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What You Need to Know About Non-Verbal Communication
Posted in Healthy Relatio... by Dr. Georgianna Donadio on Dec 19, 2012
Albert Merhabien, the famed communication researcher, stated that non-verbal communication makes up almost 93% of all the "messages" we receive from other individuals. Others suggest that it is actually more like 60-70% of non-verbal communication that lets us know what others are really feeling.

What we know about how the brain and body work is that all thoughts and feelings are ways that we cope with surviving in our world and; that for many of us NOT revealing our feelings but holding them back, may be the "safe" way to cope with others at work, home, and in general.

What is also well understood is that there are "tells" or neurological expressions of these withheld, non-verbal communications that are going on inside of our brains. Even though we may not consciously or intentionally express verbally or physically how we feel, our brain/body connection does express these thought and feelings in non-verbal ways. These non-verbal ways are the "tells" that police and other professionals use to tell if someone is withholding the truth or information they are not revealing.

There are many books on the subject of body language and non-verbal communication. It is important for all of us to become aware of how our physical and verbal or non-verbal behavior impacts others, especially those who spend the most time in our environment.

Non-verbal communication can often cause one individual in a relationship to become upset if they are seeing or interpreting non-verbal actions by their partner as being rejecting or disinterested. Often times, before a relationship breaks up we can have an idea that the relationship is in trouble by the lack of eye contact, or verbal communication, or even the way our partner crosses their arms and legs when we are trying to speak to them.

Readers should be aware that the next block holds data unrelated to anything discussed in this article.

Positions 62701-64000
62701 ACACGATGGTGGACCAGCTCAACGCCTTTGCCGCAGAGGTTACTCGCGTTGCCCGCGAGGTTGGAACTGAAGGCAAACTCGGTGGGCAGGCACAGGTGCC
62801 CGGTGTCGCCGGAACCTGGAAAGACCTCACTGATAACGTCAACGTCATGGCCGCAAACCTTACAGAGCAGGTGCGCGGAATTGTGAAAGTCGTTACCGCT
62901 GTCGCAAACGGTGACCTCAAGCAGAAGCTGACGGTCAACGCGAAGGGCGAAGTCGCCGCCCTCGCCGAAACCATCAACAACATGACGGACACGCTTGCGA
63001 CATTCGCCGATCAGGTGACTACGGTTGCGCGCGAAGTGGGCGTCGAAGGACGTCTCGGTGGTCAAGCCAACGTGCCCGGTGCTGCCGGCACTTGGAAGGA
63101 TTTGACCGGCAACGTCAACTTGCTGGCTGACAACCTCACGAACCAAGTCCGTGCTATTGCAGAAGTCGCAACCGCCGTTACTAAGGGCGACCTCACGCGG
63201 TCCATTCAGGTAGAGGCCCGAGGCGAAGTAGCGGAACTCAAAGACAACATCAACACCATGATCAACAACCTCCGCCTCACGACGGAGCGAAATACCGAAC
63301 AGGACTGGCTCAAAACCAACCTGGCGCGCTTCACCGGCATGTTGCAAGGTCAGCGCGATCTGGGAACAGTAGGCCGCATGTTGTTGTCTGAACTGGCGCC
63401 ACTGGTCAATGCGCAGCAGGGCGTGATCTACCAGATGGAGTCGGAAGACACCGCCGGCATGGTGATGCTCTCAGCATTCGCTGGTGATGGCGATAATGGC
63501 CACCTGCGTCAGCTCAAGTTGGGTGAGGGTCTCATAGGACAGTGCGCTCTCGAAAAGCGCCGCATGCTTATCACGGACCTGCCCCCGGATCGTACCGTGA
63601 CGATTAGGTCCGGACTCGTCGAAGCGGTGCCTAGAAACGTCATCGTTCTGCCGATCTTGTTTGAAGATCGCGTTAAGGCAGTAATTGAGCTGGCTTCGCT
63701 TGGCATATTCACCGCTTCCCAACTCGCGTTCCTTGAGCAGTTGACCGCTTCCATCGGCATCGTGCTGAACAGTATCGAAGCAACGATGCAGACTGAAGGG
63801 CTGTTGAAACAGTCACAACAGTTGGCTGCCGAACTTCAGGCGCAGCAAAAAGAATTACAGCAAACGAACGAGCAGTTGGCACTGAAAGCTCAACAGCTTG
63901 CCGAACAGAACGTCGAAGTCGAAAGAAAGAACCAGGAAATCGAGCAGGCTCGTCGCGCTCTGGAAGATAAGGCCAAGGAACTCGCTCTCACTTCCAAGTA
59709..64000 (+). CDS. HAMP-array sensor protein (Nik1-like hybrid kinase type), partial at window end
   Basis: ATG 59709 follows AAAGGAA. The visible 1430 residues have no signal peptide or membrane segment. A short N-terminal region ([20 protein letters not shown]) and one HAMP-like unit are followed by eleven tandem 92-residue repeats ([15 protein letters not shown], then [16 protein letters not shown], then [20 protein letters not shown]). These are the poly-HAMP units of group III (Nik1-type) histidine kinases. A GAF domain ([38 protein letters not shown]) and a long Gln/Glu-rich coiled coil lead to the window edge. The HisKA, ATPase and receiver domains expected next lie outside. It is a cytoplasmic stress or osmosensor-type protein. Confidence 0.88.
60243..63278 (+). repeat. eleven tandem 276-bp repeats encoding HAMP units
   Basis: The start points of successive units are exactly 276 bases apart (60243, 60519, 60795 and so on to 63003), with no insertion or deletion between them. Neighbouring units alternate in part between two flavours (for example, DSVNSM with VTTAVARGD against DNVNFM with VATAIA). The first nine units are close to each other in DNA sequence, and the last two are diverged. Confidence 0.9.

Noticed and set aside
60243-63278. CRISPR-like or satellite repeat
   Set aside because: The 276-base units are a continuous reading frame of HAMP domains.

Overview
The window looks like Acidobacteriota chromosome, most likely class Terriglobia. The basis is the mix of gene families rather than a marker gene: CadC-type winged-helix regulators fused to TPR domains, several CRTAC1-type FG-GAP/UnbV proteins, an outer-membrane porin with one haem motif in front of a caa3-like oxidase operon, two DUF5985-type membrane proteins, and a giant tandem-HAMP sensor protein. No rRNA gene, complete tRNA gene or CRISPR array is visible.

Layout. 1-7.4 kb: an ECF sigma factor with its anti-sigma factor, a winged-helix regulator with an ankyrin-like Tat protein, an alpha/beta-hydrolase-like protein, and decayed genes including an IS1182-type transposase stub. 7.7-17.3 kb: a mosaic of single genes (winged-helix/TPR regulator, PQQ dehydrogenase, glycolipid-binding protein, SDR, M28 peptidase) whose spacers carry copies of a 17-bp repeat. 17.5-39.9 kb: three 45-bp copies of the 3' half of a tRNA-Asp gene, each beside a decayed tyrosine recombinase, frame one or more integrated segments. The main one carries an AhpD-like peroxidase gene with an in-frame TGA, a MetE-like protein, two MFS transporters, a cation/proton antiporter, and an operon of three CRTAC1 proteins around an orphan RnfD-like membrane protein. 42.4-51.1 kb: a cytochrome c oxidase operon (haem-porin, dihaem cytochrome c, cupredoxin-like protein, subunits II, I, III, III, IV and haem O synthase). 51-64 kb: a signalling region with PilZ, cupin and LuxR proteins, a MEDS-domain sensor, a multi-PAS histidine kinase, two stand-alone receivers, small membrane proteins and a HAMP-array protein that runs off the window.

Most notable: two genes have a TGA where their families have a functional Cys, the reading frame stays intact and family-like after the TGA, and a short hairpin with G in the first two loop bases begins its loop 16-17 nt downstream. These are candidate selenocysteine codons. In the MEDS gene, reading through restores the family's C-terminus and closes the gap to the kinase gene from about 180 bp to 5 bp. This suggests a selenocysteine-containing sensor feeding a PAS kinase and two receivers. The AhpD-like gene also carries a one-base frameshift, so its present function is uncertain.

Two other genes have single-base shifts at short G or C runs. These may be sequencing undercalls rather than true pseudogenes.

There is a science to non-verbal communication interpretation, as well as a science to understanding the best way to express our feelings, in ways that can result in a positive or negative outcome. The science is directly related to neurological and neurotransmitter connections between thoughts and feelings in the brain and their communication to the muscles and nerves in the rest of our body.

To have a better sense of our own non-verbal communication can really assist us in creating more successful relationships.

- Dr. Georgianna Donadio


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I am 64 and have never been diagnosed with ASD, but I suspect I fit in there. One of the most difficult parts of communication is the non-verbal kind, and it works both ways. My husband frequently thinks I mean one thing when I mean another and vice versa. I understand a happy look and an angry-sad-upset look, otherwise I am clueless. I understand :) and :( but no other emoticons.

I am sure my emotions always play out on my face, but my thoughts might not always be present--I might be thinking about something that happened last week or 50 years ago.

All I want is for people around me to treat me kindly and give me the benefit of the doubt. That is how I try to treat others.
By Fern RL  Dec 29, 2012
Most of the time when a person is nonverbal, it's deliberate to hide feelings. If they won't open up, they're obviously going to talk to someone else. They harbor animosity so the situation worsens. The trick is learning HOW to get a non-verbal person to communicate!
By energylost  Dec 28, 2012
Good article. However, we must also think about how our cultural upbringing affects non-verbal cues. Someone in Costa Rica, or another country, may not make eye contact out of respect while we in the United States who are from a European background believe this means someone is lying. Each culture dictates what is appropriate. This can be seen even in the U.S. between different regions and also immigrant groups. There is no universal non-verbal language.
By Denise Garcia  Dec 24, 2012
I am deaf when it comes to nonverbal communication. It must be because my Corpus Callosum has been "elevated and thinned." I just don't pick-up on the little signals of being human. It is like being an android.
By landofkirk  Dec 21, 2012
Another important thing about non-verbal communication is when one or more person(s) don't bother to check out their perceptions. Each person perceives thru their own personal filter which is created by past experience. We don't realize this because it's in our subconscious (where BTW, our feelings are stored). So it is quite easy to MISUNDERSTAND the other person's non-verbals & assign an incorrect meaning.

It's always best for BOTH people to CHECK IT OUT. Stephen Covey's 5th Habit (7 Habits of Highly Effective People) says "seek first to understand, then to be understood."

Any time we assign meaning to non-verbals, we are assuming (& we all know what happens when we ass-u-me) something that may or may not be accurate, regardless of the meaning experts assign to certain non-verbals - nothing is 100% one way or the other.

It always takes two to communicate. That's why it's best to CHECK IT OUT.
By MyTrueColors  Dec 20, 2012
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